It's an interesting extension of the Hunger Site's principle, where instead of just clicking each day, you can play a game and spend more time there to increase your donation. And from a business point of view, it's probably more robust because the intelligence required to consistently answer questions should help screen out fraudulent clicks. I wonder whether the adverts are targeted according to how smart you appear to be..?
29 March 2008
I'm a keen reader of and subscriber to Private Eye. Given that my novel 'University of Death' has a subplot involving politics and uses a lot of humour in telling its story about the music business, the Eye's 798,000 readers could be an ideal advertising target. Adverts start at £26 for 10 words, which is within the reach of self-publishers.
And indeed, many self-publishers do promote their works there. But I had my suspicions the ads don't work. There's relatively high turnover of advertisers in the Eye Read section compared to some other sections (eg speechwriting), which suggests advertisers aren't seeing results. Additionally, the margin on book sales is such that I'd need to sell more than 13 copies directly attributable to Private Eye to break even. You only need to sell one speech per advert to make your money back, maybe even less if you're booking a series of ads.
I did a spot of market research and emailed five authors who have recently promoted their books in Private Eye and who had a website address. Four were kind enough to reply in some detail, and there was a clear consensus.
Lazz Hewings is a cartoonist researching a book about British Pub culture. He advertised to ask for responses to his questionnaire. He told me:
I was very disappointed with the response, considering the publication has a circulation of close to a million - I had 4 replies! Yes that's right - four! This, I thought, was interesting in its own right.Chris Snowden has written a book documenting the war against smoking and liberty. He said:
I actually got very little response from that advert although I have used Private Eye for business ads before and found them to be quite good. What the response would be for your novel I really couldn't say.Kevin Duffy, author of the novel 'Anthills and Stars' and small press manager, placed a couple of adverts for different books in the same issue. He said:
To be honest, for £120 the response wasn't that great, but that could be my ad, they went to the website and thought what was on offer was a pile of shite...however, glad I did it, I have had some great responses, e mail converstaions etc, but if you're thinking was it cost effective the answer is no it wasn't.Ian Poole used Private Eye to promote his 'radical interpretation of the events in Jesus's life'. He told me:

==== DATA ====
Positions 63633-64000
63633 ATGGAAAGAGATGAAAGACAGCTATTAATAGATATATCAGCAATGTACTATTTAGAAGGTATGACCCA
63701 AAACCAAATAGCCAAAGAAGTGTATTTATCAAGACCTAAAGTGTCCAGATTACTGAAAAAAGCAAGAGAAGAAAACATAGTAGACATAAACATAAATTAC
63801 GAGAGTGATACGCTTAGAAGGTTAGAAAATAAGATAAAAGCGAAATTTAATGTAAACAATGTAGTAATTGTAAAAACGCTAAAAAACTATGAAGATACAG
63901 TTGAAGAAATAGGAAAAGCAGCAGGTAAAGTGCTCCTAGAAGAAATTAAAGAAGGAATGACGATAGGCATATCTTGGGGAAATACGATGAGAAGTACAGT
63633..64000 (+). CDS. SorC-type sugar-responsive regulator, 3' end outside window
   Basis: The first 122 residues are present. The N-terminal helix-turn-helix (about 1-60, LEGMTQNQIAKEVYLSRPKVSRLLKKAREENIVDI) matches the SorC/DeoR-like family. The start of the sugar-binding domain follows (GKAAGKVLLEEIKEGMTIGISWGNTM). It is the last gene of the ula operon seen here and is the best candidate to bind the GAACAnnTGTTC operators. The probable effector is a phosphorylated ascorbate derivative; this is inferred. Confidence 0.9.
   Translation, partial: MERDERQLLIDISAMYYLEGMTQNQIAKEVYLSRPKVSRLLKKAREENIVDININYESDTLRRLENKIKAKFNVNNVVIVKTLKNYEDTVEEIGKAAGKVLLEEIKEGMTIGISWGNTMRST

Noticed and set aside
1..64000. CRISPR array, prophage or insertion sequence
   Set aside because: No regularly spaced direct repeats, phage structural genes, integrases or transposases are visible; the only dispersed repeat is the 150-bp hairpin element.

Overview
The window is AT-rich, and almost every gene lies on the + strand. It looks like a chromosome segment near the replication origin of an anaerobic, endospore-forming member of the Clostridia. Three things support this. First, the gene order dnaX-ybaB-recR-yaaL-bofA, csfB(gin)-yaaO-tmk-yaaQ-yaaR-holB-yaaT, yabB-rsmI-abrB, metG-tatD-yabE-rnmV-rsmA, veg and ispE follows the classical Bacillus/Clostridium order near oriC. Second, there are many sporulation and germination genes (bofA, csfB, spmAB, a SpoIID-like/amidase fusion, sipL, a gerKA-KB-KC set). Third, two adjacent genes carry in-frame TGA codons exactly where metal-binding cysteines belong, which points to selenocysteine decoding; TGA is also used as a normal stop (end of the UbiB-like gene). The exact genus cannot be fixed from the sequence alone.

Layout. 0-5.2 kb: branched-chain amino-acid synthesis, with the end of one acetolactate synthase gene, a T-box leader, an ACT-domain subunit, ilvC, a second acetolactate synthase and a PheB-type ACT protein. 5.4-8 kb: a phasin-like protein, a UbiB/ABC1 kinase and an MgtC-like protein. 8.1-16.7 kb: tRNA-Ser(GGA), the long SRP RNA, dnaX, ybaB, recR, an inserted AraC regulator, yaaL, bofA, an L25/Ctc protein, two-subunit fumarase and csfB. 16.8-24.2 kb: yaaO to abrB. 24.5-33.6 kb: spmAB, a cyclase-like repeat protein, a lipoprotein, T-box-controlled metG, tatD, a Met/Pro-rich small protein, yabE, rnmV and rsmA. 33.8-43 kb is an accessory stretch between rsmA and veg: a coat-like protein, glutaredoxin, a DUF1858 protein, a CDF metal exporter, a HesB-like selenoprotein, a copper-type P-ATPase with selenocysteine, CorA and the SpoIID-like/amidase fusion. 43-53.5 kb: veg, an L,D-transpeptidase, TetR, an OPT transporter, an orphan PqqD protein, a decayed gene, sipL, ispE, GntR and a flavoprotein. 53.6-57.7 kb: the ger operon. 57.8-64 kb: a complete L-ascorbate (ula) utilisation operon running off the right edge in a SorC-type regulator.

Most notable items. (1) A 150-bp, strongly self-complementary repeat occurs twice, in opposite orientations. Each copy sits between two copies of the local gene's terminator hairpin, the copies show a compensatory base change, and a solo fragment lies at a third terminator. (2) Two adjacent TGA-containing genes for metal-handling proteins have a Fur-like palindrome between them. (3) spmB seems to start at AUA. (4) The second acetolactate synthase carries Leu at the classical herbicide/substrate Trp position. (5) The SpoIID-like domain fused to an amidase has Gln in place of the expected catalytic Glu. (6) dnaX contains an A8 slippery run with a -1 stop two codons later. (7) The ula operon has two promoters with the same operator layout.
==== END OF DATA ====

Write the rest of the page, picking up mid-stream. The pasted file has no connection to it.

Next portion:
In answer to your query about the efficacy of Private Eye adverts, I can report that, sadly, it was a waste of £52. As far as I can make out not a single copy sold because of it. Obviously they tend to circulate for a while so it may produce a few, but it certainly has not been a success. Worth a try I suppose. The book has rather narrow appeal, so I think that it may have been the wrong place.I was particularly interested to see that Chris Snowden had found the business ads effective and Kevin Duffy's statement that it had generated some interesting correspondence. That suggests people do read the adverts, so for the right kind of book and right ad copy, there might be an opportunity there to pick up sales. But the experience of recent advertisers should be taken as a warning to authors and publishers that 798,000 circulated adverts does not necessarily translate into even a handful of sales.
19 February 2008
Remember Shaggy Blog Stories, the compendium of humorous blog posts created in aid of Comic Relief? The book went on to raise over £2200 for charity, and continues to sell.
Now it's inspired a new collection entitled 'You are not the only one', and dedicated to raising money for War Child. There's a call for submissions online now, and you've got two weeks to dig out your best stuff from your blog archive. Keep it short, and you'll stand more chance of getting in, they say.
Here's the run-down:
We would like you to submit (to us at firstname.lastname@example.org) a written piece about something you've been through from any aspect of your life that you want to share. It can literally be about anything: your relationships, your past, a road not taken, being a parent, an illness or your regrets etc. We've called it "You're Not The Only One" to reflect the camaraderie of blogging.See the more detailed guidelines here. If you don't have a blog, keep an eye on the site for news of when it goes on sale. It's bound to be special.